‘Jane Fonda in Five Acts’ is a triumph for women

Directed by Susan Lacey, Jane Fonda in Five Acts explores Jane Fonda’s life to date divided into five movements: her childhood, her three marriages, and finally herself. Emotional, honest and strikingly brave, this film is a masterpiece. (JRL: 4.5/5)

In Jane Fonda in Five Acts, Jane Fonda recounts her life experiences in five distinct parts. As a woman, for most of her life Jane found herself defined by the men who surrounded her; first her father, then her three husbands (coupled with other men she worked with during her acting and modeling career). It makes sense, then, that the first four parts of the film are defined by these men as well. However, in the last act, entitled “Jane”, she defines herself, finally allowing herself to explore her true identity on her own.

In Jane Fonda in Five Acts (which is cut from twenty-one full hours of interviews with her!) Fonda speaks openly about what she’s been through, from her mother’s suicide to her eating disorder to having a famous father and much more. A mélange of home videos, clips of several of her old films, and interviews with Fonda and her friends and family, Jane Fonda in Five Acts is a deep, intimate and brutally honest look into Fonda’s world.

The most striking thing about the film is that honesty. There are moments in the formal interviews in which Fonda stumbles over her words, holding back tears and overcome with emotion, yet nothing about it feels curated or staged. Fonda acknowledges her imperfections—i.e. wanting to be strong enough to not get plastic surgery but still getting it—and speaks of her mental illnesses, such as postpartum depression and an eating disorder, bravely. Because she is so honest in discussing her imperfection, her words and her experiences resonate with the audience. She is not an untouchable superstar; she feels pain, she has hardships, she’s struggling to figure out who she is. She’s just like us. It’s brave of her to take herself off the pedestal with this film, but to me, it actually makes her much more amazing. I am now far more in awe of Fonda than I ever was.

Lacey’s use of home videos and movie clips is masterful. The home videos capture Jane at her rawest, from a giggling child to a tired and beaten down young adult to an energized and empowered older woman. The movie clips capture her undeniable talent and commitment to her art, despite all that she was going through. This combination makes for a complete and awe-inspiring portrait of this incredible woman.

This is a feminist film, but it is unlike any I’ve seen. While most feminist films either portray the deepest struggles of womanhood – overt sexism, sexual assault, marital abuse – or the best of womanhood – strength, intelligence, quick wit – Jane Fonda in Five Acts is somewhere in between. Fonda shows what it’s really like to be a woman, especially one that grew up in the time she did. She is not a perfect role model of feminism because she tried to define most of her life through men, but she captures the nuances and subtleties of how it feels to be a woman and the thoughts and feelings that ruminate within us all the time (not just in moments of outright oppression). For example, she discusses her experience recovering from her eating disorder by striving to feel strong and fit instead, a story I’ve heard countless times from my own peers. I found that so many subtle things she mentioned captured womanhood so astutely that I felt instantly connected with her. She asserts that we don’t have to be beacons of feminist strength to be strong, that we don’t have to be constant champions of the cause, because sometimes it’s enough just to try to be our own people. The film is feminist in its solidarity with women.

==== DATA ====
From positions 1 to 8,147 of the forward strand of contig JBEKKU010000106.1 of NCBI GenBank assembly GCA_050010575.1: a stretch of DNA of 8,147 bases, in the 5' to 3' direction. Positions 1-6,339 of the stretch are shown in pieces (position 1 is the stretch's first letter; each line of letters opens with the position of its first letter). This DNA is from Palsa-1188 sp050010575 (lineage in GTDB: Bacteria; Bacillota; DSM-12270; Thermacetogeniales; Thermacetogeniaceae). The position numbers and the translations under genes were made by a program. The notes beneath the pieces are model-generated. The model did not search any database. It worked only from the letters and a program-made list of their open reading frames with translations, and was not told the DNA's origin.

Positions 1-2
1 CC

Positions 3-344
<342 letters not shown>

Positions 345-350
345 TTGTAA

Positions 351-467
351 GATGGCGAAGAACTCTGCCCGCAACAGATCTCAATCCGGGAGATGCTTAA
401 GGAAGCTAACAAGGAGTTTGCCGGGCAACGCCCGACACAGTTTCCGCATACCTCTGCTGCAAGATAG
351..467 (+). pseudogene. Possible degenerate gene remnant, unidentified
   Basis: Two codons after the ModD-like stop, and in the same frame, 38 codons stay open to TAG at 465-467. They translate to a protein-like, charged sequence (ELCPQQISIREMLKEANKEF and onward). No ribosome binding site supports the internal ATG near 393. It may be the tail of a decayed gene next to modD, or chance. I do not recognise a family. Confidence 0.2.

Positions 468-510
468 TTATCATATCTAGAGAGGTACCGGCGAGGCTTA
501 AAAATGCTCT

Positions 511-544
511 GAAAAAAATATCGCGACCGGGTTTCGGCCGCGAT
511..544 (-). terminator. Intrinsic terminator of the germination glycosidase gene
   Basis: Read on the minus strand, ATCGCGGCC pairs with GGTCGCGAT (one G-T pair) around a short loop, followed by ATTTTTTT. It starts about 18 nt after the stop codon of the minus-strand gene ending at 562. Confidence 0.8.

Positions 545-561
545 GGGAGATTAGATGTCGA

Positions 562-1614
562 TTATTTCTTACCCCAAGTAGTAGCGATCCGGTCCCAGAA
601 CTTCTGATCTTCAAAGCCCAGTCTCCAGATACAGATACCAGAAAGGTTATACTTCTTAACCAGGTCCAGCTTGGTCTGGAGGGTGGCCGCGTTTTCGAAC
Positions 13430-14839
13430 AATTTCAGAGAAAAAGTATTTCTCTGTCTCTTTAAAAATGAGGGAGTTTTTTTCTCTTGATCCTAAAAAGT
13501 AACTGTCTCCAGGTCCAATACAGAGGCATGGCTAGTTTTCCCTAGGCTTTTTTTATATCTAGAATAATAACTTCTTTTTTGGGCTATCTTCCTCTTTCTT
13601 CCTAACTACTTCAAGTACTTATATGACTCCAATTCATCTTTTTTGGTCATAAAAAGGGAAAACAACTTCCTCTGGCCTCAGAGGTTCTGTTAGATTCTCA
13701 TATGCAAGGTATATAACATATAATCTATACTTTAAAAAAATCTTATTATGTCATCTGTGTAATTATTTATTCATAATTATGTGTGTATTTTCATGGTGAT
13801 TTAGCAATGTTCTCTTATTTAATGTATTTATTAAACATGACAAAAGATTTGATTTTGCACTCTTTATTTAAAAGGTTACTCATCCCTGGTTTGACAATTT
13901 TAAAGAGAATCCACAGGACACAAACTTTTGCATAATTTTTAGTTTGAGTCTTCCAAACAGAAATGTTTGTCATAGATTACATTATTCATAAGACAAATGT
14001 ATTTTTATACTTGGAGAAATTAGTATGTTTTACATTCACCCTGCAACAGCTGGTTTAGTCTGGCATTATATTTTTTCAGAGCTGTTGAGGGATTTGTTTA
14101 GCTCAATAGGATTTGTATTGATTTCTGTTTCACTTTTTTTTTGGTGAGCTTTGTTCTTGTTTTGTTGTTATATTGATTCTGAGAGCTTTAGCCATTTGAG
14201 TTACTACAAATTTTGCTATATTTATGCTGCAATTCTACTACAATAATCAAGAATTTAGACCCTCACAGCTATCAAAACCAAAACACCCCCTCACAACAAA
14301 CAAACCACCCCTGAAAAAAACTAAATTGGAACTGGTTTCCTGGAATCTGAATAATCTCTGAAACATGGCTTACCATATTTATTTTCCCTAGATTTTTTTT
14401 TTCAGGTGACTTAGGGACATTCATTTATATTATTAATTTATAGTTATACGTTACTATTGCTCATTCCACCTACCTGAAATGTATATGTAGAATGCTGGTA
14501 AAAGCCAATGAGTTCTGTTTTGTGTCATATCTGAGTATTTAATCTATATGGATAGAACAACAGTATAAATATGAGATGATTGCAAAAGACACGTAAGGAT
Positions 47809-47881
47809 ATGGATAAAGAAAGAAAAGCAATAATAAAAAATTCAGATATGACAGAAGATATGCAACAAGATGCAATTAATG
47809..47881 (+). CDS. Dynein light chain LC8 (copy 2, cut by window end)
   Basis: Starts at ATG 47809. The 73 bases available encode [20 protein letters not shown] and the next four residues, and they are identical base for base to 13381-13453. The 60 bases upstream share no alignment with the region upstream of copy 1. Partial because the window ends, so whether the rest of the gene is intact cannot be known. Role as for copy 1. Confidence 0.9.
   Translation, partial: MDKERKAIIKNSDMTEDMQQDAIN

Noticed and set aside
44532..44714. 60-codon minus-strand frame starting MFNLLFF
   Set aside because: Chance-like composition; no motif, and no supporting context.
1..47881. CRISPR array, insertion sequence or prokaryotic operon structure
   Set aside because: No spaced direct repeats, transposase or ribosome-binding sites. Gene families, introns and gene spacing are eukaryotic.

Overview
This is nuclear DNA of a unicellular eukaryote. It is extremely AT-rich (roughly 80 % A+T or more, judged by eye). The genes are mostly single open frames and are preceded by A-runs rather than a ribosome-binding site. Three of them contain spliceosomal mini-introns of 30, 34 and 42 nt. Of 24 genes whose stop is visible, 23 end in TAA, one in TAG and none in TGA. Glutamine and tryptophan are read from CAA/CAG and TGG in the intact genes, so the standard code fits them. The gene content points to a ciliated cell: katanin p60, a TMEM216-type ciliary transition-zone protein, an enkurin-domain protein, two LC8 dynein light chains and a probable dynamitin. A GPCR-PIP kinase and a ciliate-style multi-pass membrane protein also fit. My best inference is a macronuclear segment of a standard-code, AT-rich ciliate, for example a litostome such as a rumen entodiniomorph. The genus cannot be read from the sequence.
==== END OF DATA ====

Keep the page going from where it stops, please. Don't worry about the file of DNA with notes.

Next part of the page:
In the film, Fonda references her past use of movies as a political tool, to deliver a pointed message to those that needed to hear it. She also describes the film she made with her father, On a Golden Pond, as an attempt to find emotional closure for their estranged relationship. I believe that Jane Fonda in Five Acts is itself is both of these things—it’s political and emotional in purpose. It makes a powerful statement about womanhood over time, and Fonda’s emotional journey as she reflects on her life is palpable. Though most documentaries aim to exhibit real life, few are this honest. Jane Fonda in Five Acts is a triumph, for Fonda herself and for everyone who sees it.


Top Photo:Jane Fonda speaking at an anti-war rally in San Francisco, 1972. (HBO).

Middle Photo: Jane Fonda and Roger Vadim in Las Vegas on their wedding day, 1965. (Dennis Hopper/HBO).

Bottom Photo:”Jane Fonda’s Workout,” early ’80s. (Steve Schapiro/HBO).

Photo Credits: HBO; Dennis Hopper; Steve Schapiro.


Does Jane Fonda In Five Acts pass the Bechdel-Wallace test?

Yes! Fonda is interviewed by a woman and discusses many of her own experiences outside of the men in her life.

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